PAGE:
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Spider sharing isn't always caring: Colonies die when arachnids overshare food

August 04, 2016

Spiders living together in colonies of tens of thousands can go extinct from sharing food equitably, finds new UBC research.

"It's an unfortunate byproduct of what they have to do survive," said lead author Ruth Sharpe, a PhD student in UBC's department of zoology. "It's a puzzle because in this case, evenly splitting resources may not be beneficial to the colony."

This spider species, which goes by the Latin name Anelosimus eximius, lives in South America in colonies of anywhere from one to tens of thousands. Social spiders are found in tropical areas of the world but no other species forms nests as big as Anelosimus eximius. The colonies grow so large because offspring typically remain in the nest they were born in from one generation to the next. They nest together, forming one very large web, and work together when they capture prey like bees, wasps, butterflies, and other insects.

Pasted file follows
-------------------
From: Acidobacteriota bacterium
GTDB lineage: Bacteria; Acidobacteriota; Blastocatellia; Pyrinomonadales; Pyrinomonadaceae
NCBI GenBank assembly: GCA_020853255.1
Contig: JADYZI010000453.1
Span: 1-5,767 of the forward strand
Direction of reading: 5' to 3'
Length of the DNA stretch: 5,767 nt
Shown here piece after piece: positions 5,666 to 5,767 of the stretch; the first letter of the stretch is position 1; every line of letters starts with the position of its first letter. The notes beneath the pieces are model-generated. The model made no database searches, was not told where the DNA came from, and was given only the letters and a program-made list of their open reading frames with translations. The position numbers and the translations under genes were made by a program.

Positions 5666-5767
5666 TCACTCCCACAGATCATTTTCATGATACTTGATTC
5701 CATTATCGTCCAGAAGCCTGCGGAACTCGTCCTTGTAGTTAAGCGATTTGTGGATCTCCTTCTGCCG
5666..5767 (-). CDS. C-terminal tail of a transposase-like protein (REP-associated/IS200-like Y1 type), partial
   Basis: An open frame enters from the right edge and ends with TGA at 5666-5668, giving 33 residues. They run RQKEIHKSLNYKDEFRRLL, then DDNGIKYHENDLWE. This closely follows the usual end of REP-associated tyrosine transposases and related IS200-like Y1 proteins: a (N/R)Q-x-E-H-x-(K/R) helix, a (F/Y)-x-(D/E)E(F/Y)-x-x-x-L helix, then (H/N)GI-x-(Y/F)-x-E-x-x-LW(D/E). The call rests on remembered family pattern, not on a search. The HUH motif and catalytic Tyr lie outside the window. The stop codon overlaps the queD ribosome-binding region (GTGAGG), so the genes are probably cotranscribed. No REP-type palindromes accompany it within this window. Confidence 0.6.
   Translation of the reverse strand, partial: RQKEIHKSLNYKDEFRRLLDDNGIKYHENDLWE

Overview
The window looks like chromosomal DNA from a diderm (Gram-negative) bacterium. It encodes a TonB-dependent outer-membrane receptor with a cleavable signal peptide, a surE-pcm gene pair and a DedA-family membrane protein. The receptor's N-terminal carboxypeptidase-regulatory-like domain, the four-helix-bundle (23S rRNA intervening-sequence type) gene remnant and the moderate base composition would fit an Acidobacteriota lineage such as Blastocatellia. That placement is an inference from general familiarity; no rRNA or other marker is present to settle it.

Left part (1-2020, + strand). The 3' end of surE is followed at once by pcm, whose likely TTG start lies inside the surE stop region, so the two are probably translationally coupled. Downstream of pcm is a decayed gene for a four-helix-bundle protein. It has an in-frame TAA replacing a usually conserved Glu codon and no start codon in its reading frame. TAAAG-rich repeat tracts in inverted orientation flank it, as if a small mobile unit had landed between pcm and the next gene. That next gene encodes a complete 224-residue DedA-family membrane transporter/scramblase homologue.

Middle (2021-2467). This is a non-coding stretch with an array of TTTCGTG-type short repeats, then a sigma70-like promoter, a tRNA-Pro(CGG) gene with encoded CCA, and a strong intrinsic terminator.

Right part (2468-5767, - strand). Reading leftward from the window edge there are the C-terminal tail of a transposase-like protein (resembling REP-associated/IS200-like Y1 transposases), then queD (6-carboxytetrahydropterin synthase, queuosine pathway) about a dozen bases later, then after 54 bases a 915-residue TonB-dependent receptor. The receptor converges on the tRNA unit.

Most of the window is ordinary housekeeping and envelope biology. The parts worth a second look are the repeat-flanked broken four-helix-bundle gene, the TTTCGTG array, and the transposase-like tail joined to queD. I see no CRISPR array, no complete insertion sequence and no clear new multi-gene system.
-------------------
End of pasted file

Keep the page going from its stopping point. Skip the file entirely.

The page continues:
Social behaviour works well for the spiders until food becomes limited, likely because the colony grows too large. Sharpe and UBC zoology professor Leticia Avilés believe the problem occurs because large colonies tend to capture prey that are too large for any one spider to monopolize. Instead, many spiders will take a share and if they cannot capture enough prey, none will get enough food, potentially leading to massive die-offs.

In earlier research, Avilés found that about 21 per cent of established Anelosimus eximius colonies go extinct every generation and that the size of the prey captured increases with colony size.

"We did this research to figure out why large, well-established colonies were going extinct so swiftly," said Sharpe. "Once I saw a massive nest on the side of the road in Ecuador, about five metres tall and four metres across. I went back a few weeks later and it was completely gone."

The study was published this month in the Journal of Animal Ecology.
-end-
Watch a video of Anelosimus eximius living together in a nest: https://youtu.be/td09PIjz0iQ

University of British Columbia

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